Eukaryotic cells depend upon oxygen (O2) for their survival and elaborate mechanisms have evolved in multicellular animals, especially vertebrates, to monitor the availability of environmental O2, the efficiency of O2 extraction from the environment, ensure adequate O2 delivery to tissues and even to regulate cellular metabolism when O2 availability is compromised. In vertebrates, specialized O2 "sensing" cells have developed to carry out many of these processes. Although all O2 sensing cells ultimately couple low PO2 (hypoxia) to physiological responses, how these cells actually detect hypoxia, i.e., the "O2 sensor" remains controversial. We have recently proposed that hydrogen sulfide (H2S) through its O2-dependent metabolism is a universal and phylogenetically ancient O2 sensing mechanism. This hypothesis is based on a variety of experimental evidence including; (1) the effects of exogenous H2S mimic hypoxia, (2) H2S production and/or metabolism is biochemically coupled to O2, (3) tissue H2S concentration is inversely related to PO2 at physiologically relevant PO2s, (4) compounds that inhibit or augment H2S production inhibit and augment hypoxic responses, (5) H2S acts upon effector mechanisms known to mediate hypoxic responses, (6) H2S was key to the origin of life and the advent of eukaryotic cells and the reciprocal relationship between O2 and H2S has been inexorably intertwined throughout evolution. The evidence for H2S-mediated O2 sensing is critically examined in this review.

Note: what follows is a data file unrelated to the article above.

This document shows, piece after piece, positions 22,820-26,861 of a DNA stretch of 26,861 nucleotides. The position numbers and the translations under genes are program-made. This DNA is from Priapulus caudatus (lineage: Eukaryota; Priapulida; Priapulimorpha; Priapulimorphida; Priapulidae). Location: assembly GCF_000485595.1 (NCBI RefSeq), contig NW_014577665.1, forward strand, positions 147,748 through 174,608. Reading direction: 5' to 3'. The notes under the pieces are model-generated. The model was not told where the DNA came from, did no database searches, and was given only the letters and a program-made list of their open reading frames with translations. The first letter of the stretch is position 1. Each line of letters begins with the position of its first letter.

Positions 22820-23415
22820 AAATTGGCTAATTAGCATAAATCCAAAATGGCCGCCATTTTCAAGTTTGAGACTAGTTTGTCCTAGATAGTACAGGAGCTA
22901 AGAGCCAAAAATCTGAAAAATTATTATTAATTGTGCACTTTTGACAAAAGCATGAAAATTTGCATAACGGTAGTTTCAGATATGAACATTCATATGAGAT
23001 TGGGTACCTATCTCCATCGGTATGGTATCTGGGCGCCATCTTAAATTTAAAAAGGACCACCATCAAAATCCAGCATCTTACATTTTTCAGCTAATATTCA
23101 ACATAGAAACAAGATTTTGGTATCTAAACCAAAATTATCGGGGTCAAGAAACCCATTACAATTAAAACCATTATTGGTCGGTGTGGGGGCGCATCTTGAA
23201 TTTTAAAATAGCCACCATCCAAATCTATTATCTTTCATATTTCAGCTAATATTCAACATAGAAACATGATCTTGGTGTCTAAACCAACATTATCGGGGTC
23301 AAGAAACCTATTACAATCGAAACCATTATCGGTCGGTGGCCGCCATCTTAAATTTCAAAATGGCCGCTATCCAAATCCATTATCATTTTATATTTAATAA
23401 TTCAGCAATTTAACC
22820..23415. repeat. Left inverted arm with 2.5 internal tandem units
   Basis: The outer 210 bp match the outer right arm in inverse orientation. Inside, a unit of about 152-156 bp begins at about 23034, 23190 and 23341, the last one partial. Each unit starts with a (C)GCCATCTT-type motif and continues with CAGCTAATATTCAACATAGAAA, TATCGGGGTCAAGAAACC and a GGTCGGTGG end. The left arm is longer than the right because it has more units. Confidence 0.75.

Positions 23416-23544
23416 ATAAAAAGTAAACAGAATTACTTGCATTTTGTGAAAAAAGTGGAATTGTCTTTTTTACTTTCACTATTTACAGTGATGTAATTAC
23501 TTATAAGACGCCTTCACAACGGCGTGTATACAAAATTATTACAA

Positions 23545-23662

|Original language||English (US)|
|Title of host publication||Hydrogen Sulfide and its Therapeutic Applications|
|Number of pages||26|
|ISBN (Print)||3709115493, 9783709115497|
|State||Published - Oct 1 2013|
ASJC Scopus subject areas
- Biochemistry, Genetics and Molecular Biology(all)